Group of women / Anna Shvets / Pexels
On principle, I haven’t watched the bodycam footage of George Floyd’s murder.
Though after reading countless articles about the event and its aftermath, it doesn’t feel like I’ve missed much. I will never forget the gross violation of human rights that took place at the hands of Derek Chauvin. I will never forget the words Floyd uttered before his death.
I will never forget that it was Hmong-American officer Tou Thao that stood with his back to the scene of the crime as it unfolded.
The footage is in some ways a timely metaphor for the complicated position Asian communities hold in white-dominated societies. That Thao, a person of colour himself, was complicit in Floyd’s death felt like a betrayal to many because we are supposed to stand in solidarity with other communities of colour.
Thao’s complicity shattered the myth of the model minority.
You already know what the model minority is.
It’s the (very commonly Asian) family who do very well for themselves. Model minorities learn to speak English, or remain quiet otherwise. They take every opportunity to make their lives better. They do so very well, sometimes, that ‘white privilege’ seems like folly — after all, they earn more than us! Either that, or they’re the exception. But then, the family down the road is also an exception. So is the one two blocks down. Gosh, are the liberals sure white privilege exists?
This story is harmful for a variety of reasons.
Firstly, do you know how many different cultures comprise Asia? The model minority myth makes a monolith out of all of these. Within white-dominated societies are different Asian communities of refugees, descendants of indentured labourers, and highly-educated professionals who were selected and allowed to immigrate because of their qualifications.
Some communities face challenges with mental health. Some do earn more than the white man’s dollar. Some earn far less. Some struggle with violence and drugs. The myth that all Asians naturally gravitate towards success and prosperity prevents us from addressing these incredibly diverse challenges with the nuance they deserve.
Secondly, the model minority myth has been used to drive a wedge between Asians and other communities of colour. “At a time when it is being proposed that hundreds of billions be spent to uplift the Negroes and other minorities, the nation’s 300,000 Chinese-Americans are moving ahead on their own,” argues an anti-affirmative action piece from 1966. A 2017 article similarly questions, “today, Asian-Americans are among the most prosperous, well-educated, and successful ethnic groups in America. What gives? ... It couldn’t be that all whites are not racists or that the American dream still lives?”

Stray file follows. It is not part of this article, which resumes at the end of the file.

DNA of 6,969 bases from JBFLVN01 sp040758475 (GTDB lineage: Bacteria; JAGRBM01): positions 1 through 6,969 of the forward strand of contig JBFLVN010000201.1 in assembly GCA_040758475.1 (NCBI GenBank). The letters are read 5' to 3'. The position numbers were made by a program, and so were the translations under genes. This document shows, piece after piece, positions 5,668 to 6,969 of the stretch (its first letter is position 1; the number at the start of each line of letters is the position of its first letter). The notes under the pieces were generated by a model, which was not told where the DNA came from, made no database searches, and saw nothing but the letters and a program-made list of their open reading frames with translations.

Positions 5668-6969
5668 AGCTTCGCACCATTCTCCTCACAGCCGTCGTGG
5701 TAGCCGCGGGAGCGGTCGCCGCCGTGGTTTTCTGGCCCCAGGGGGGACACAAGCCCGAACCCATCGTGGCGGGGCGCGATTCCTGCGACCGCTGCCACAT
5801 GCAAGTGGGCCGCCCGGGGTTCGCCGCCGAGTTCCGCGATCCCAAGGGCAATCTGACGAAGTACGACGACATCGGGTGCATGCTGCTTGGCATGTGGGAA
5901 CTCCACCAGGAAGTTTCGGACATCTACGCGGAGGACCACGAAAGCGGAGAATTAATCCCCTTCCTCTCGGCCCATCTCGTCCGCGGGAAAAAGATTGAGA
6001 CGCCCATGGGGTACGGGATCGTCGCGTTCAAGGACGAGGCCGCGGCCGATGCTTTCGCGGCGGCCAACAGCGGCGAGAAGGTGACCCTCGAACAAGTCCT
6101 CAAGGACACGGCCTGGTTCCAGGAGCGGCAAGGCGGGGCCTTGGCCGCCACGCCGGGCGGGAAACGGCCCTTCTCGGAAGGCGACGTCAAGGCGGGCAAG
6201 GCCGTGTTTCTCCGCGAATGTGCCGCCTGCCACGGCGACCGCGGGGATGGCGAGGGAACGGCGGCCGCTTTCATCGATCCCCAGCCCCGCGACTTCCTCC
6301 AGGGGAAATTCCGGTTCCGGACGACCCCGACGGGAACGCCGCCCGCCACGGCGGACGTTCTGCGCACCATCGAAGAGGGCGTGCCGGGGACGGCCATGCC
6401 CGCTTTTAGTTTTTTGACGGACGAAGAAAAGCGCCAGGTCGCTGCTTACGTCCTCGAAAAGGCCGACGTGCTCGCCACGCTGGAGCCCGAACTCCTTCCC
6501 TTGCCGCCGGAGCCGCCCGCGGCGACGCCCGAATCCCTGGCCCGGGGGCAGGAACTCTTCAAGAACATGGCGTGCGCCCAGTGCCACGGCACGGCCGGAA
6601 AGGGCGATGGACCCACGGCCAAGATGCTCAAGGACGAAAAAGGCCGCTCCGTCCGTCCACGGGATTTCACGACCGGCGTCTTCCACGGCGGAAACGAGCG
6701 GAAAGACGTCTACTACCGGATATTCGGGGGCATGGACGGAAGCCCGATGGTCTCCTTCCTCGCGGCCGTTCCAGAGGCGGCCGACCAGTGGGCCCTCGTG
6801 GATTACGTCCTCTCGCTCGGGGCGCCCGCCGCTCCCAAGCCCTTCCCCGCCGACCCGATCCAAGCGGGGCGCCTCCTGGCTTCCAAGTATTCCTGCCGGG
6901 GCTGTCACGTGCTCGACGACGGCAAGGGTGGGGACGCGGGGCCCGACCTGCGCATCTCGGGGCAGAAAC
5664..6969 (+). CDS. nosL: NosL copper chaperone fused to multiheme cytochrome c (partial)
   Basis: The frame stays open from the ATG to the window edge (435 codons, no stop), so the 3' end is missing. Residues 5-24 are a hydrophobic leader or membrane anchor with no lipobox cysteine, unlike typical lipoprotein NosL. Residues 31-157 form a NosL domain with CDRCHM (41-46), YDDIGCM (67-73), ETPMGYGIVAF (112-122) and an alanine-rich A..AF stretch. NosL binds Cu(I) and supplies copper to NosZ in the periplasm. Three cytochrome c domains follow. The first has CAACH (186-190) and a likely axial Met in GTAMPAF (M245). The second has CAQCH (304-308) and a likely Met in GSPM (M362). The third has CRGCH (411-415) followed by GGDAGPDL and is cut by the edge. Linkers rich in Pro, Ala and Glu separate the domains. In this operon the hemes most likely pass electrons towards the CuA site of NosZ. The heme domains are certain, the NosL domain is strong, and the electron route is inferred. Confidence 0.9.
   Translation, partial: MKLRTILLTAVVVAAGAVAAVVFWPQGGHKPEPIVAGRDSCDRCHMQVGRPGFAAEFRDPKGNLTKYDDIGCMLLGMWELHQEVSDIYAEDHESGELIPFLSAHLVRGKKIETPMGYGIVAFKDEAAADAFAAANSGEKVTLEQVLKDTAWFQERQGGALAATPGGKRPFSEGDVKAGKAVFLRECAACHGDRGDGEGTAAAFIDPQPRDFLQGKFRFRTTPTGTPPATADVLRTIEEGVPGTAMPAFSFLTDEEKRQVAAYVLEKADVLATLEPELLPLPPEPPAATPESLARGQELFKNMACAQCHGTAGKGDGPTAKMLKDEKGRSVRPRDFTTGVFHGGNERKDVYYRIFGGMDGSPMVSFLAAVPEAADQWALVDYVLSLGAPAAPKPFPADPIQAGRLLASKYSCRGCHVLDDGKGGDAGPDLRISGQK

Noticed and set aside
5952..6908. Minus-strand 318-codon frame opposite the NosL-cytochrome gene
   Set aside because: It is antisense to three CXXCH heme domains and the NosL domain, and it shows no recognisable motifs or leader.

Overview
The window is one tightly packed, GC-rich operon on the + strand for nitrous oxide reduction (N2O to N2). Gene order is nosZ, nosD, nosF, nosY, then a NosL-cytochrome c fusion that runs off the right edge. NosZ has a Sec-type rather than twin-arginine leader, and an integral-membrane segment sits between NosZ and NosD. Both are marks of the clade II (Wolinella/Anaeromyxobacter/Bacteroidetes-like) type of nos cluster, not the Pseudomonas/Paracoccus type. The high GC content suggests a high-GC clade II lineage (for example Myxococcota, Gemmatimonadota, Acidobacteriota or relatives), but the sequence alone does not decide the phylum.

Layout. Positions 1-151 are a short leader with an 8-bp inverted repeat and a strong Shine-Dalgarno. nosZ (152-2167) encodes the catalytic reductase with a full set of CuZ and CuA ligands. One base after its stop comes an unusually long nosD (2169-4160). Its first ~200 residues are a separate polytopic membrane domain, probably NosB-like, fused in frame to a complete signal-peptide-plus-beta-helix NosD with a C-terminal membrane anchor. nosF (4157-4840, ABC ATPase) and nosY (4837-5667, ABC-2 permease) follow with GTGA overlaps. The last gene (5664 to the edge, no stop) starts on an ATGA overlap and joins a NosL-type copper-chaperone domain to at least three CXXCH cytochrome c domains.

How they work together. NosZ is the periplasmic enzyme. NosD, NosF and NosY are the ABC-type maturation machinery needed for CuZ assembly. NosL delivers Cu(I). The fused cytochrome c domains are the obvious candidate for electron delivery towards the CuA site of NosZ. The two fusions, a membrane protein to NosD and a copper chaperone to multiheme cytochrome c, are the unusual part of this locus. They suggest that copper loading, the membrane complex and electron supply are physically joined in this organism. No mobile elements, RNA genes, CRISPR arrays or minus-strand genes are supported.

These flawed narratives, absorbed frequently into New Zealand, clearly ask: if Asians can do it, why can’t you?
I’ll tell you why. ‘Scientific’ racism (specifically the ‘colour line,’ which ranked how evolved people were on a spectrum from white skin to black skin) laid the groundwork for the mistreatment of Black and brown communities and the comparatively favourable treatment of Asian communities. The latter wasn’t subjected to the same level of extreme dehumanisation.
During WWII, the US — when it wanted to improve its relationship with its wartime ally, China — “strategically recast Chinese in its promotional materials as 'law-abiding, peace-loving, courteous people living quietly among us.'” The pay disparity between Asian and white communities was consciously closed. Segregation for them ended much earlier than it did for Black communities.
The softening of racist attitudes in the US in the late 20th-century, and all the white-dominated societies it transmits popular culture to, is what Jeff Guo argues truly enabled Asian communities to find their footing in previously hostile territory.
Thirdly, when we put the onus for success completely on an individual, we turn a blind eye to the way racist systems treat a collective. This is not to dismiss the individual hard work and resourcefulness of many immigrant and refugee communities across the world. Within these are plenty of Asian success stories — people who worked their way from financial harship into higher education and careers in law, engineering, medicine and more.
But it’s important that we acknowledge how improved racial dynamics (who is perceived as worthy of that bank loan? That job? That scholarship? Bail? Attentive healthcare?) facilitated this kind of upward social mobility over generations.
Asian communities know the sting of racism. We have stood in solidarity. But we have also harboured racism. Anti-black sentiments, particularly stereotyping and colourism, run rife in Asian communities. In people like Tou Thao, we have stood in silence.
In people like Thao, when we seek assimilation into racist systems of power, we truly do assimilate — no longer Yellow Peril or model minority. We can become both oppressed and the oppressor.
It’s okay — necessary — to cast a light on these complicated race relations.
But nowhere in the discussions we should be having, do we need talks of an exception to a rule that affects us all.Support Villainesse